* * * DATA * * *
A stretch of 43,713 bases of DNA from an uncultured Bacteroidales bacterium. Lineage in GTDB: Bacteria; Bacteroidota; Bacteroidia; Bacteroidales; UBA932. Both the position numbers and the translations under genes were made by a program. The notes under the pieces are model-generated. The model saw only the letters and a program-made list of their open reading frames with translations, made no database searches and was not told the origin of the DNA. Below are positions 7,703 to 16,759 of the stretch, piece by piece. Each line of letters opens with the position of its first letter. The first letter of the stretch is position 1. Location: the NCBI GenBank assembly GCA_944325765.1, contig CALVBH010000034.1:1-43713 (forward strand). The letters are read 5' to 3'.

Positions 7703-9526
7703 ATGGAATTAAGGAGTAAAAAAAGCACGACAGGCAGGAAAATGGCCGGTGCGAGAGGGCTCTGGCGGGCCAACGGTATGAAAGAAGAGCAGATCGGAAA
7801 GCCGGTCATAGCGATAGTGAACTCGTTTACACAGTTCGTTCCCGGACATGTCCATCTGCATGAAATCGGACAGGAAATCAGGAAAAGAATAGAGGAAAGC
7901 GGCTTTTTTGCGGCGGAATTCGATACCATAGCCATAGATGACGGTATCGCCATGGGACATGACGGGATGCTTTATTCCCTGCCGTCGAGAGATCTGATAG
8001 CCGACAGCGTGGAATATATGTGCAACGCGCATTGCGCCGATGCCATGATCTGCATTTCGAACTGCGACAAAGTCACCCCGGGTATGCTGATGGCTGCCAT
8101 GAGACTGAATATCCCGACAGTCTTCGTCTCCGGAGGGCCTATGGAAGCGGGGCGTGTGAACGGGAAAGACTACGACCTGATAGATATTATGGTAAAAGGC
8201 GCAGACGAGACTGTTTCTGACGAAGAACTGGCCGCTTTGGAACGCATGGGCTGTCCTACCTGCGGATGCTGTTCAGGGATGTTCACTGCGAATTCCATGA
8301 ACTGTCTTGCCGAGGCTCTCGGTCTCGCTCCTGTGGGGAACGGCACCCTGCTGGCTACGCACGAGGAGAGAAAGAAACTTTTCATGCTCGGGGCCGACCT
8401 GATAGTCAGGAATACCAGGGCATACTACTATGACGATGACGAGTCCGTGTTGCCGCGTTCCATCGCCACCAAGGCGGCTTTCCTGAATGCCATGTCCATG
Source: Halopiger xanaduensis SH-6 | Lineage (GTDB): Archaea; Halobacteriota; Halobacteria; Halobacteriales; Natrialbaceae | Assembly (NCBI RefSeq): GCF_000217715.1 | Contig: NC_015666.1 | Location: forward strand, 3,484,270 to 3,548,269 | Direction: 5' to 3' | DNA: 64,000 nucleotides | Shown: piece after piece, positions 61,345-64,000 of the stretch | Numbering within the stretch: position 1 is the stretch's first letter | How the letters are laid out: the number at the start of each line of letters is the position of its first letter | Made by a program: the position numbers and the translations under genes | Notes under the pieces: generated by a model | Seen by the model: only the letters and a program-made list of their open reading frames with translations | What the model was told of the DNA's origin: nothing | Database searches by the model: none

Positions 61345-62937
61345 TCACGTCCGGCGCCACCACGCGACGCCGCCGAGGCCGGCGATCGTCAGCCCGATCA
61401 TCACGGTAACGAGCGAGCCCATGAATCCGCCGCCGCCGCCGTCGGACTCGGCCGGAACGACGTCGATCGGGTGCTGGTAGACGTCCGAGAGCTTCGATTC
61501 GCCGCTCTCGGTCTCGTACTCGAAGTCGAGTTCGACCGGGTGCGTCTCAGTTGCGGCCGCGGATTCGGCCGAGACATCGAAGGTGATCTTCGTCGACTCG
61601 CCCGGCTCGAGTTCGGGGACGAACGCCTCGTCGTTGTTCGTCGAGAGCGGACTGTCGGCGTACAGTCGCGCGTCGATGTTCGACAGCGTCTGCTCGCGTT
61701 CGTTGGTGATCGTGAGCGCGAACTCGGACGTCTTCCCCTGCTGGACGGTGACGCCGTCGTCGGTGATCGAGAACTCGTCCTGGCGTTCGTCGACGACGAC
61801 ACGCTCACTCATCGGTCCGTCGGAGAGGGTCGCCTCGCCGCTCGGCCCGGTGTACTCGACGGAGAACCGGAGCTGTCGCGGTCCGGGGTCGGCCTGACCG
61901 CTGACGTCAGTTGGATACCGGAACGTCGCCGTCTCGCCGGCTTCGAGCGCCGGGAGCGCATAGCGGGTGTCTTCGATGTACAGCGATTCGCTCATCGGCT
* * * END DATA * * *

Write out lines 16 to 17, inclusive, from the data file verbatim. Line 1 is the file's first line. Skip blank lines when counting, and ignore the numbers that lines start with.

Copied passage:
61601 CCCGGCTCGAGTTCGGGGACGAACGCCTCGTCGTTGTTCGTCGAGAGCGGACTGTCGGCGTACAGTCGCGCGTCGATGTTCGACAGCGTCTGCTCGCGTT
61701 CGTTGGTGATCGTGAGCGCGAACTCGGACGTCTTCCCCTGCTGGACGGTGACGCCGTCGTCGGTGATCGAGAACTCGTCCTGGCGTTCGTCGACGACGAC